Arrr, y'all

Transgenia…

transgender-umbrella

So here’s a post that I’ve been scared to write for a while now.  Transgender issues.  I don’t have much of a vocabulary for it; I know how I feel, and I can describe that, but I didn’t take gender studies in college and I’m not much good at heady conversations anyway, so if anyone wanted to debate me I’d lose pretty much instantly.  I have friends who are transgender, who I feel very protective of, and I have friends who are not so comfortable with trans folks, and I love them too, and I really, really don’t want to bring them together in a conversation.  I’m going to take the risk anyway and hope that everybody is nice to each other.  And be nice to me.  This is hard to talk about.  Feel free to add your cents.  Nicely.  So.

15 years or so ago, I stood up at a conference on gender and identified myself, based on the standards offered, as transgender.  I never “came out” again, but it’s come up in conversation lately, and I’ve gotten to thinking about it.  Only my outward appearance has changed since then, to what by societal norms would be considered more feminine.  How I feel, and how I’ve always felt, is exactly in the middle between male and female – or, more precisely, solidly both.    That conference was the only setting I’ve been in where “transgender” included me.  Conventional wisdom holds that the transgender experience is one of male to female or female to male – a girl “trapped” in a boy’s body, or vice versa.  (I know that even for an already-simplified definition, that’s dreadfully simplified. But I plow onward.) By that definition I’m not transgender.  I wouldn’t dream of saying I identify with that experience.  Any problems I’ve had associated with my gender have been because I’m a woman.  I don’t know how my level of privilege compares to that of a transgender person whose appearance/voice doesn’t quite fit “the mold”, but I imagine they’ve had it worse.

Why I don’t say I’m transgender:

Reason #1: I have been kept from wanting to claim transgender for myself based on the feeling that I may have, compared to aforementioned trans folks, experienced a certain kind of gender privilege.

Reason #2: I have also avoided it because, lets face it, I’m pretty femme-looking.  If I told people I was part guy, they’d laugh in my lipsticked face.  Right?

Reason #3: Does feeling equally male and female really make you transgender?  According to the people who study these kinds of things, it does, if you feel it does.  I feel it does, deep in my bones, just as I always have.  However, according to the mainstream, the bulk of which does not ever question gender, much less study it, it does not. I live in Kentucky, people.  I love Louisville.  If I didn’t I wouldn’t live here.  But I don’t hear a lot of people talking about this kind of stuff in Kentucky.  Please refer back to the “laughing in my lipsticked face” section above.  Except instead of laughing, insert a blank stare, followed by a change of subject to horse racing or, I don’t know, bluegrass, or something.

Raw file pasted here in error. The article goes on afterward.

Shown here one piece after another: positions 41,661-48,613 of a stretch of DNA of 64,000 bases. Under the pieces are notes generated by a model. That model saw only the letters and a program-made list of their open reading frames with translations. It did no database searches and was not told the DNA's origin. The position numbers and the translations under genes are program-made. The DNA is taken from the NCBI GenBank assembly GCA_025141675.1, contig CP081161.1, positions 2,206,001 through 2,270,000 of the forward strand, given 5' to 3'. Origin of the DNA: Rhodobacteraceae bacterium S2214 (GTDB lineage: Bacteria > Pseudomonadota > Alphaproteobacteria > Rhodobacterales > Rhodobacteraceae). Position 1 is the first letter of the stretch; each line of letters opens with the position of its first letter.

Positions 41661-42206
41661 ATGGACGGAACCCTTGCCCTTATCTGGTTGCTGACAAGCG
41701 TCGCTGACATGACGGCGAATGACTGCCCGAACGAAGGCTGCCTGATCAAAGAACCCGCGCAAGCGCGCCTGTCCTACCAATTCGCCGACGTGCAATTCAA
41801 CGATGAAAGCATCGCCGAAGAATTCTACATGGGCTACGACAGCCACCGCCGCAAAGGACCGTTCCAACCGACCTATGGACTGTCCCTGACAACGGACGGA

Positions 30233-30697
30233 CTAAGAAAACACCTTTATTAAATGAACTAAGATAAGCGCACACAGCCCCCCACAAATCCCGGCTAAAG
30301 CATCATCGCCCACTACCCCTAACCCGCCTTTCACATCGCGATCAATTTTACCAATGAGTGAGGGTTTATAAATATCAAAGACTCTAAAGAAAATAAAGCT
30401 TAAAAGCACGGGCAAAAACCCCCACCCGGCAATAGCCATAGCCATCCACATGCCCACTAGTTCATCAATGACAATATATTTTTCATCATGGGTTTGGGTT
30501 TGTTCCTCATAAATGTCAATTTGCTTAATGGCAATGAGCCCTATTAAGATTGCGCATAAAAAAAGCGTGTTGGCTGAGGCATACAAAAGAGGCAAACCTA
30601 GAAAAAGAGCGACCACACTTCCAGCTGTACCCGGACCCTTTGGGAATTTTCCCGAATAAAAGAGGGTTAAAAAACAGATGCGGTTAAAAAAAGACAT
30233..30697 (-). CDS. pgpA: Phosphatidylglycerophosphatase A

Reason #3.5: And what the hell is that, anyway, this “feeling” of being male and female?  How do you quantify that?  Is it that I like chainsaws and tractors and also baking a nice apple crisp?  That I like shaving my legs AND my head?  That I graduated college in a three piece suit and lipstick? This line of thought is also deepened (or wonderfully complicated?) by the fact that my family, the one I was raised in, has tended to buck traditional gender roles all the way back to my grandparents.  My mom was the tough one with the crew cut and my father was the gentle, pushover hippie.  You all right, I learned it by watching you!  [If you missed the reference, watch this now. Ah, the artistry of the 80s PSA.]

Reason #4, and perhaps the most compelling reason for not talking about it: I’m just scared of it.  I’m scared to be more different, outwardly, than I already am. It’s not easy, already, being a) a woman, b) poor, c) queer, d) an artist, and e) a pill-poppin’ mental case. Also, the woman I married is brown.  Obviously the racism directed at Mo is a shit-ton worse than any flak I get from it.  But in some settings, being in an “interracial” relationship is almost as unsafe as being a dyke.

William Shakespeare once said to me, “To thine own self be true.”  I made that my motto, my code to live by, when I was a teenager.  I was determined to stick to it, come thick or thin.  It’s not as easy as you might think.

 

[illustration is from the Hudson Valley LGBTQ Community Center website: http://lgbtqcenter.org/taq-group-22013/ and which way is it to the Hudson Valley?]

 

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